It was not very far back historically - in 1871 - that the German princely states were first united under the Iron Chancellor Otto von Bismarck, who was similar to current EU nay-sayers in originally opposing a German unification because he thought it would reduce the power of Prussia. Later, he realized that German unification was essential to oppose other rising powers, a situation which is comparable to the position of the EU in the world today.

Prior to that, in 1849, the weak king Friedrich Wilhelm IV, King of Prussia, had issued a proclamation that he would not accept the crown from the German National Assembly meeting in Frankfurt, because, as he stated, "the Assembly has not the right, without the consent of the German governments, to bestow the crown which they tendered me, and moreover because they offered the crown upon condition that I would accept a constitution which could not be reconciled with the rights of the German states." [emphasis added]

We now have the same constitutional problem on a larger scale in the EU that Germany had in 1849. Nothing has changed in the provinciality of some of the States (here they are the Member States of the EU) and the reasons given for opposition to unification and to a Constitution.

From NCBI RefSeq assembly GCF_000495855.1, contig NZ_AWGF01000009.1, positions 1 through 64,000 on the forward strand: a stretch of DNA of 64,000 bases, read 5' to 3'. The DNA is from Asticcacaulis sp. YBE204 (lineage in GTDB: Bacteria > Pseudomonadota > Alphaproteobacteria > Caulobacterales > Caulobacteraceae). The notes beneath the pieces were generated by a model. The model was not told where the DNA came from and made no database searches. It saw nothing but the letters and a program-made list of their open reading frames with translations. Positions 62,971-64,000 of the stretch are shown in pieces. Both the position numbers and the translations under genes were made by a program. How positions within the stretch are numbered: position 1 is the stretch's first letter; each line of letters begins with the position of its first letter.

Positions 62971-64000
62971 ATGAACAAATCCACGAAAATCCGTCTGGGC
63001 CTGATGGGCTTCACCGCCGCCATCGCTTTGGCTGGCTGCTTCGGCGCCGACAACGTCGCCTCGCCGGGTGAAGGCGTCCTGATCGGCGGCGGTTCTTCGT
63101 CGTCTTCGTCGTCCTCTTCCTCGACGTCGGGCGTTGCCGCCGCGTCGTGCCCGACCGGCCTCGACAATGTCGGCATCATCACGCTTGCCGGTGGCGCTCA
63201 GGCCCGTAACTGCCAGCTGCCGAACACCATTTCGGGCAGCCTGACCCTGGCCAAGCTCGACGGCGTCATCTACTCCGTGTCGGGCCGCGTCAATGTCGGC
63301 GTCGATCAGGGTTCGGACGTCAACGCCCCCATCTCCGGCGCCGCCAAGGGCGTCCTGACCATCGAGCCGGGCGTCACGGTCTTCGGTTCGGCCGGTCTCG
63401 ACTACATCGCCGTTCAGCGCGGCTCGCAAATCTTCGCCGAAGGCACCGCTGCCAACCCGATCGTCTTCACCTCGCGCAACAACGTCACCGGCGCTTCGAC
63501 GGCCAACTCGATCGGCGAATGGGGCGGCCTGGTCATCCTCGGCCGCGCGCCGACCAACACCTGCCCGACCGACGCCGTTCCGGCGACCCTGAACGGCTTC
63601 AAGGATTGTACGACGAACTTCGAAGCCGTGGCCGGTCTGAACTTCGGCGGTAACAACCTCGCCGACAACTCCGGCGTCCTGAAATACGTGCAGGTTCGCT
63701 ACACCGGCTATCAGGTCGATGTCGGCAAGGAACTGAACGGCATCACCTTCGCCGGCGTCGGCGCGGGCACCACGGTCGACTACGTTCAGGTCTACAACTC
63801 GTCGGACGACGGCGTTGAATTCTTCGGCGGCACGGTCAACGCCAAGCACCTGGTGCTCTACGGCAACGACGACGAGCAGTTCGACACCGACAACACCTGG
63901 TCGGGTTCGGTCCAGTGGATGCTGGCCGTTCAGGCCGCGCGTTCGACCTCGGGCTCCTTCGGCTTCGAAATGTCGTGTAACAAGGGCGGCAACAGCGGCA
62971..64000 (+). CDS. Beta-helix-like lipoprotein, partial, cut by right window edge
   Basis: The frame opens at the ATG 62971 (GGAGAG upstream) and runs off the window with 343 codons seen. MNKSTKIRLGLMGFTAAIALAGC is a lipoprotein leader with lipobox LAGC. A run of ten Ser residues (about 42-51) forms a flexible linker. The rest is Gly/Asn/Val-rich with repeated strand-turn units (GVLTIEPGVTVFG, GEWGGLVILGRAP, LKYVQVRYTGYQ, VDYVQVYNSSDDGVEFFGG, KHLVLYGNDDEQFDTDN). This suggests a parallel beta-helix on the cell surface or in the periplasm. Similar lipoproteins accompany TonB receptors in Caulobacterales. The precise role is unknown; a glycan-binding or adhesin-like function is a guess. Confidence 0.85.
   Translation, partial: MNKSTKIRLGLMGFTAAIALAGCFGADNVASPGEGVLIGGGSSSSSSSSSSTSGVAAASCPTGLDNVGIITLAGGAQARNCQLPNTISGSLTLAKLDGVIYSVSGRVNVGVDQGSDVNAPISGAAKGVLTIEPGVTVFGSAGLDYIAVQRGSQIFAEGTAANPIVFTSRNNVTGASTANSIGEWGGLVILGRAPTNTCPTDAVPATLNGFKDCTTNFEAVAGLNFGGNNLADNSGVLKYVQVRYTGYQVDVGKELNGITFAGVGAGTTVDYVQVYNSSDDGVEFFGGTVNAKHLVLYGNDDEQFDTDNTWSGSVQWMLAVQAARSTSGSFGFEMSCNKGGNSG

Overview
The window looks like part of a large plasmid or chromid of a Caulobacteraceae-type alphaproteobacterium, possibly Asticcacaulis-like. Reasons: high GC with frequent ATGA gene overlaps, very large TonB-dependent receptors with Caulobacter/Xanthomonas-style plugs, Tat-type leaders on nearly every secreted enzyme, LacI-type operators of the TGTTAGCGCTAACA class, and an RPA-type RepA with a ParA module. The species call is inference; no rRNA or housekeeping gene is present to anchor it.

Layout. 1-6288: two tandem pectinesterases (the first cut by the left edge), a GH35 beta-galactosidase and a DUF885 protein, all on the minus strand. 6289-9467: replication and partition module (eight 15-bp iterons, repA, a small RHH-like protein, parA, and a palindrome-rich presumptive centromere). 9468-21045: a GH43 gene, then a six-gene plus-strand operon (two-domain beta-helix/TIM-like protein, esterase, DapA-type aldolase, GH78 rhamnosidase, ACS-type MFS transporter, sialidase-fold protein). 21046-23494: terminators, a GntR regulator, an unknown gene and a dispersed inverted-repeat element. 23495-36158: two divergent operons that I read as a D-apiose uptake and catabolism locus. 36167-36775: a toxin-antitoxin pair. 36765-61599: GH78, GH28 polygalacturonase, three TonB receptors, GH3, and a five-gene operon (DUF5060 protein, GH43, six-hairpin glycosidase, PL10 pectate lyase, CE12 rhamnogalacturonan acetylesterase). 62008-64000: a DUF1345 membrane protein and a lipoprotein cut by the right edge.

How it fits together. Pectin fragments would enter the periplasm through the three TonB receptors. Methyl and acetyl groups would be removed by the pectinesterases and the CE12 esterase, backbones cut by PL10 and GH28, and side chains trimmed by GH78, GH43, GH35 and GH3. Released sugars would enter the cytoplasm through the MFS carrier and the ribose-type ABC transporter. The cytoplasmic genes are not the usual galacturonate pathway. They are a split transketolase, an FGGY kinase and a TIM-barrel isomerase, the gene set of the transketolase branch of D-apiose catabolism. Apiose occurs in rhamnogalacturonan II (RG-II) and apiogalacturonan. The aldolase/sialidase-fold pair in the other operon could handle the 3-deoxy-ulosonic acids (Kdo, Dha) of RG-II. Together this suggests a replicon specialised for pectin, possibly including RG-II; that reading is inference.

There is a mistaken idea that the European Union should be made up of all European countries - at all costs. We do not share this view. Obviously, one should try to create a large and cohesive EU, but if some countries prefer the old national model, let them go their way, but do not reward them with the benefits the Union provides, if they oppose that Union. Switzerland, e.g., can afford to be far from the madding crowd. Most of the other countries of Europe, however, can not afford this luxury. If the French want to go their own way, let them.


In a similar vein, there is no longer any reason for major EU institutions to be located in Strasbourg, Luxembourg or Brussels, where French influence in these institutions is far out of proportion to the importance of France to the EU, and many of the tasks conducted by institutions currently in these cities could easily be moved to other equally or even more populous or politically important locations in other countries of the EU Member States.

It might, indeed, be best to adopt the US solution and to create a piece of independent apolitical physical territory somewhere in the geographic middle of Europe to be used for the actual political and institutional center of the Union, a piece of property granted to or purchased by and OWNED by the EU.